Define your customer to refine your product

This follows on the concept my prior post about ensuring your product solves a problem and amazes your customer. Now, it’s time to define your ideal customer so you can fine tune your product so it blows their mind.

First question: Are you making this product or service to solve one of your own problems?

If yes, then it’s easy. You can envision yourself in the third person and answer the following questions for you. If no, then imagine your ideal customer and imagine answering these questions as them. Keep in mind, the word “problem” simply refers to the pain point the customer has that drives them to find (and pay for) a solution.

  1. What is the problem to be solved?
  2. Why is it a problem?
  3. How big of a problem is it?
  4. What is the ideal solution?
  5. How is it a solution (saves time, money, frustration, etc.) and how much of a solution is needed to erase the pain?
  6. How much is the solution worth?
  7. Can you charge that much and still make a profit?
  8. How will I learn about the solution?
  9. How will I purchase the solution?
  10. Will one purchase solve my problem, or will it be ongoing?

Remember, you’re answering these as your customer, not necessarily for yourself. Let’s illustrate this with two examples – one for a service, one for a product. We’ll save the marketing of your solution for a future post.

EXAMPLE #1: SERVICE

Let’s say you want to start a service that provides turnkey podcast creation, complete with graphics, editing, uploading, website creation and social media marketing. That’s a complete service, sold as a package, not a la carte. Who is your ideal customer?

I imagine it’s someone who has enough experience and intelligence on a particular subject matter, and they are motivated to share that knowledge with a wide audience in order to produce some tangible return (fame, money, etc.). They are busy, so they don’t have the time to set up the podcast themselves, nor do they want to learn how to do it, but they have the financial means to pay someone else to do it.

Using the checklist above, you can identify the problem as a lack of both time and desire to do the production work. They just want to focus on the content and not get bogged down in the day-to-day promotion and management of it. They are motivated to start, so the problem is large enough that they’re ready and willing to pay for your service.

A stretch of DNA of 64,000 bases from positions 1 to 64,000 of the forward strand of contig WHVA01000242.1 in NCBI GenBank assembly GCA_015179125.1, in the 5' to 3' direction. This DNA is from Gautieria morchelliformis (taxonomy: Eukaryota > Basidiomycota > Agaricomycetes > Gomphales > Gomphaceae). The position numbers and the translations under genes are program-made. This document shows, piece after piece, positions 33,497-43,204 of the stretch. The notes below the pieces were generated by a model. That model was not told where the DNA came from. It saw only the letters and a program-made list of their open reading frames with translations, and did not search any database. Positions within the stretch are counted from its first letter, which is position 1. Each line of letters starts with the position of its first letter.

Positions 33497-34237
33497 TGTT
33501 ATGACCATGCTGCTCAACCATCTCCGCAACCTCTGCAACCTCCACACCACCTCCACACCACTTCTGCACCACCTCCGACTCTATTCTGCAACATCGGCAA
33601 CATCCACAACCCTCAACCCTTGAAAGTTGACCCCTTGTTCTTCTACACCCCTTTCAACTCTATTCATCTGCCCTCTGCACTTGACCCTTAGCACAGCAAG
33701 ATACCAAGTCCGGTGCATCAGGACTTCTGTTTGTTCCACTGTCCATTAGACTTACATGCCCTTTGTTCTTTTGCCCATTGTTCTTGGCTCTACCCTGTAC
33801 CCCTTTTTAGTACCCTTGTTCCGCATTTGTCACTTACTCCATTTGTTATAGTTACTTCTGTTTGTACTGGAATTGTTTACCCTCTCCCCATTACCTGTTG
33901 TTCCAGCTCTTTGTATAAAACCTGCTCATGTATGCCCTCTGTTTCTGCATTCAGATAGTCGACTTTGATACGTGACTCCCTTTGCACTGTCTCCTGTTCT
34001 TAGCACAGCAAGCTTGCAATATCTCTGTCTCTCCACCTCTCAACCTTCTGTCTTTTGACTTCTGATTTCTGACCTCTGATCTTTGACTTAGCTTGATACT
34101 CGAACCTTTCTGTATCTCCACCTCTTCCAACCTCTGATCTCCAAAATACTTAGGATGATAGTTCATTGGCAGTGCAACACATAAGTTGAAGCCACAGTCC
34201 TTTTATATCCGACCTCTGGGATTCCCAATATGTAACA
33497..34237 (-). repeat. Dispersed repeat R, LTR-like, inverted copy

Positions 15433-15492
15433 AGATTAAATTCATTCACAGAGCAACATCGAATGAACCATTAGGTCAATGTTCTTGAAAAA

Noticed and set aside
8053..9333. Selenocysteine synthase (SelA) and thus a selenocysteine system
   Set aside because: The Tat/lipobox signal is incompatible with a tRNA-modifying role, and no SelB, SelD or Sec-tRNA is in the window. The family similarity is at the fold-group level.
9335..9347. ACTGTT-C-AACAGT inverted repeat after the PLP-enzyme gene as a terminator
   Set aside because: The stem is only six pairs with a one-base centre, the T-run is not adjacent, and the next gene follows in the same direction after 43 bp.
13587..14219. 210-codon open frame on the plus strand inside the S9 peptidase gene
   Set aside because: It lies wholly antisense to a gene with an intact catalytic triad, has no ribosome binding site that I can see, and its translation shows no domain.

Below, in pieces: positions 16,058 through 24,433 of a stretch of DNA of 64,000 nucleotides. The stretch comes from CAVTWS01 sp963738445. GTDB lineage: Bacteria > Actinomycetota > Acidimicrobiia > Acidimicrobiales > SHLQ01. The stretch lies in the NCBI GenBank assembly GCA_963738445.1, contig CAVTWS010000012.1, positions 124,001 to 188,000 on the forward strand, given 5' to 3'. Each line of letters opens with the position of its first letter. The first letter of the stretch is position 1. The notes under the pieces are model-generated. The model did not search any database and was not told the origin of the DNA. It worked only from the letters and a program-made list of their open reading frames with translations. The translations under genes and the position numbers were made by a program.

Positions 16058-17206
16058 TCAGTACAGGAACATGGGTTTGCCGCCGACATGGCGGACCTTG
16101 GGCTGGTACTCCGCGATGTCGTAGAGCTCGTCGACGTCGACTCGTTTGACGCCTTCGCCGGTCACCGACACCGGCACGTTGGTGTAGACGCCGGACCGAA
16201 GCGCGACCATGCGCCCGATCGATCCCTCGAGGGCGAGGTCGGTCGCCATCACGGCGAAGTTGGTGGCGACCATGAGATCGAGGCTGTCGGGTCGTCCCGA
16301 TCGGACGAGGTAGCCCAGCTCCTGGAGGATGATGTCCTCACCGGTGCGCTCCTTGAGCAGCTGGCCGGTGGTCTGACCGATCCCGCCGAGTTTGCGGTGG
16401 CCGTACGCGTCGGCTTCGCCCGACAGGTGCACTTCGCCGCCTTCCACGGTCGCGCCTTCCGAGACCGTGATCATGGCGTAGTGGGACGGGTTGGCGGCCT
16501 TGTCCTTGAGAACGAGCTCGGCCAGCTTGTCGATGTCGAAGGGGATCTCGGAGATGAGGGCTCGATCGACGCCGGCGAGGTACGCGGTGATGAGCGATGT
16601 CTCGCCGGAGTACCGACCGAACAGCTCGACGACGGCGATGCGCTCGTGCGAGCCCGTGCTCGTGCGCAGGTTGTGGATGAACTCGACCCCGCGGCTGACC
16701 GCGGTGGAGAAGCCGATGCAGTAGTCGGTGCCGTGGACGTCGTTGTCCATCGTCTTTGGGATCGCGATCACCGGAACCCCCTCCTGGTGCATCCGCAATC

With that in mind, you can tailor your product to solve their problem. Begin with an upfront package including name and logo creation, intro/outro music, basic recording equipment and software, basic learning materials (e-book, startup checklist, best practices guideline, etc.) that you’ve created to get them started. Then, offer various per-episode packages that takes their raw audio and yields a professional, finished podcast that’s uploaded to iTunes, etc., and has a website with episode-specific graphics.

This also has opportunities for upsells like detailed blog posts per episode, social media and PR efforts to promote it, etc. Either way, you’re setting up recurring income, and by choosing only motivated clients, turnover should be lower. Prepaid 10- or 20- episode packages help encourage them to continue with it and keep using your service for the long term.

What’s this worth? Depends on how the client is valuing the service. Are they looking to sell sponsorship and ads? If so, your price needs to allow them to do that and still make a profit. If they’re only looking for recognition, particularly if it’s an institutional podcast rather than individual, then that can alter your pricing. You also have to figure out how long it will take you, how many clients you can have at one time, and then figure out your own revenue goals. Ideally, there’s an agreeable intersection of numbers.

EXAMPLE #2: PRODUCT

For this example, let’s say you have a cafe/bakery and have too many friends asking you for a birthday cake at the last minute. Talking to other parents at school, you notice lots of them wait until too late and end up with a generic grocery store cake.

Your ideal customer is someone who’s very busy – working, shuttling kids to practice, squeezing in a little fitness, and managing a household. They get rushed and forget things. But they don’t want to screw up important events like birthdays, graduations, etc. They place a priority on serving quality, tasty food and desserts and they stress about serving sub-par refreshments, but they don’t have time to make it themselves.

What is the ideal solution? Perhaps it’s an app-based ordering system that provides pre-set party packages based on event type, with scalable portions by number of attendees, options for dietary restrictions, but overall a limited (but quality) menu that can quickly be chosen, customized and ordered for pickup or delivery within a couple hours. For cakes and cupcakes, options like colors of frosting, cake type, toppings and message can all be quickly decided with a drop down menu. Maybe it’s guaranteed within two hours for pickup.

This solves the stress and time limitation problems, and gives you the opportunity to charge a premium for speed and convenience…and for “saving” them from waiting until the last minute. Adding on drinks, cups, plates, utensils, etc., provides additional revenue opportunities.

COMMISERATE, THEN COMMERCIALIZE

These are just two examples. Imagine who’s walking in your door (literally or figuratively), then commiserate and empathize with them. A grocery store cake is a solution if I can walk in, have my son’s name iced on it and walk out 10 minutes later. But it’s not an acceptable solution for everyone. There’s room in the market for solutions at each price point. Find your niche by knowing your ideal customer, seeing the problem through their eyes and creating the best possible solution for them.

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